Spend some time with others in the garden – do the work together and enjoy the harvest together!

Gardening is also a great way to get kids interested in a new hobby. Gardening provides exercise and a goal to work towards. It is also a great way to meet new people if you move somewhere new to start a job (or to retire!)

No matter where you live, you can undoubtedly find people in your community who like to garden. One option is to find a local seed swap – there will be lots of enthusiastic gardeners there who will want to trade stories (and heirloom seed varieties!)

Another option is to seek out a local farmer’s market. Once you get there, ask around to see who else is into gardening. You might be able to find some produce that you can’t grow yourself!

Farmer's Market Peppers
Check out a local farmer’s market to find other gardeners in your area.

Even if you don’t have enough space for a garden, don’t worry! You can rent garden space in your community (there are lots of ways to do it – read this article to find out how!)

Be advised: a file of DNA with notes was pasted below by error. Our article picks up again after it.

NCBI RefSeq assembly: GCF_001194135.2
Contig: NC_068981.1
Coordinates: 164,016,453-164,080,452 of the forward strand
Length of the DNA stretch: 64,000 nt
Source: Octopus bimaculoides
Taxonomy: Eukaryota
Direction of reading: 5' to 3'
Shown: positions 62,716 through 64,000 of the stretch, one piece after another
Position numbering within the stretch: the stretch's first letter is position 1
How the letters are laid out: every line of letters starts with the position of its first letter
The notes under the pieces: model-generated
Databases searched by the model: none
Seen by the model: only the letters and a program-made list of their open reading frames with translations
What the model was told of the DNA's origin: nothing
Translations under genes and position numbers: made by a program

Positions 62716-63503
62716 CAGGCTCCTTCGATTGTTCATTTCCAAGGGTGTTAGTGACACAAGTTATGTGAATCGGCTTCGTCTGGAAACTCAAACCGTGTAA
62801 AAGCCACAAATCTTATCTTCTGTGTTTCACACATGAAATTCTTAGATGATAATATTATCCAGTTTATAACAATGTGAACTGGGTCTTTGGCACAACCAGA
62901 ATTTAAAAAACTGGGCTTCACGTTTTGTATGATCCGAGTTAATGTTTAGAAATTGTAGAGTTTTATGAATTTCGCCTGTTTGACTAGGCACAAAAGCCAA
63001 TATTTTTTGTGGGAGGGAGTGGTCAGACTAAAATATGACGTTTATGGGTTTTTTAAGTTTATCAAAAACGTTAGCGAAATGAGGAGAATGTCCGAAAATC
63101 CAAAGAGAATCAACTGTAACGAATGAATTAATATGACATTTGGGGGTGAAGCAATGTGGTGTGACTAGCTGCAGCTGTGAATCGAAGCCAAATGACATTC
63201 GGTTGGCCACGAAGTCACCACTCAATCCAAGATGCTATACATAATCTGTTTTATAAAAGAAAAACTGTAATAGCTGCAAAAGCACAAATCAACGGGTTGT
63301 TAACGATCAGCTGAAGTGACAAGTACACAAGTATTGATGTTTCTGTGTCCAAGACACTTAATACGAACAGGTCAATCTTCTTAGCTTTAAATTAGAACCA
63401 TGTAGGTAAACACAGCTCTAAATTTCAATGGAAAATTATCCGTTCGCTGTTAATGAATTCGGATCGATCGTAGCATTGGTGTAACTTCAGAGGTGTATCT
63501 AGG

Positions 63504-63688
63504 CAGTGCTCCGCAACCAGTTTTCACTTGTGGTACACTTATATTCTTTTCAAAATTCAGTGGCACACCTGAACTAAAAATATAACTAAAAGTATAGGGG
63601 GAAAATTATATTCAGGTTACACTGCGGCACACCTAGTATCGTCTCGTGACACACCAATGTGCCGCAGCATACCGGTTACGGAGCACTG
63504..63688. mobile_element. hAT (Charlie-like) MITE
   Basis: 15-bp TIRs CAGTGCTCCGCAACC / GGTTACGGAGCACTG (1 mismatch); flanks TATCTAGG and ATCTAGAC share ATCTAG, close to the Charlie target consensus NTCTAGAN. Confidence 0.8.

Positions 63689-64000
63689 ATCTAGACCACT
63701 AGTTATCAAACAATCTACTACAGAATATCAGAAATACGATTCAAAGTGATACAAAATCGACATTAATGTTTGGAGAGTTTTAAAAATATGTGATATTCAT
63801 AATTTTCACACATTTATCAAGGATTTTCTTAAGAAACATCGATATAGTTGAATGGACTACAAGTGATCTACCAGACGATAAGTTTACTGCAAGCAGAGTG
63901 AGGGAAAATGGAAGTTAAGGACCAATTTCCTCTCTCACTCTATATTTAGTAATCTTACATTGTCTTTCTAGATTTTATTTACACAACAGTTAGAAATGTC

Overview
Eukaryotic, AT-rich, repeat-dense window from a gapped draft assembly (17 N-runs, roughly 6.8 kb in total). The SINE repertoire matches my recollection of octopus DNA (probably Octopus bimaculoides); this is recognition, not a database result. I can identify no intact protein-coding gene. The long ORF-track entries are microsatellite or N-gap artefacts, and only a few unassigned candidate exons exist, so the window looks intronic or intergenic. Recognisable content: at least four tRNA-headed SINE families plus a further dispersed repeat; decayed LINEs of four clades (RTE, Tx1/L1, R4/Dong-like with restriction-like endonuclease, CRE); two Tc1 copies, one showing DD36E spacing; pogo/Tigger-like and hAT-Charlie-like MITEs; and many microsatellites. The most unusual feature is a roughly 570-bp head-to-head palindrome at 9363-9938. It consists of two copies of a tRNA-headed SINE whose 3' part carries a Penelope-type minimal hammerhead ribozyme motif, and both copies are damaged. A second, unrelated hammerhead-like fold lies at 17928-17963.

6. Time Spent In Nature

Nowadays, more and more people are spending too much time indoors. Whether in an office or working from home, we don’t get out into nature as much as we used to (nor as much as we should).

Not only does this deny us healthy sunlight and fresh air, but it keeps us from spending time in nature with plants and animals. After you start a garden, you will automatically spend more time outside in a green space.

wooden garden gate
Get out into the garden to get more sunlight and fresh air.

You will also add to the variety of plant life in your yard. You might see some animals too (some of them will try to eat out of your garden!)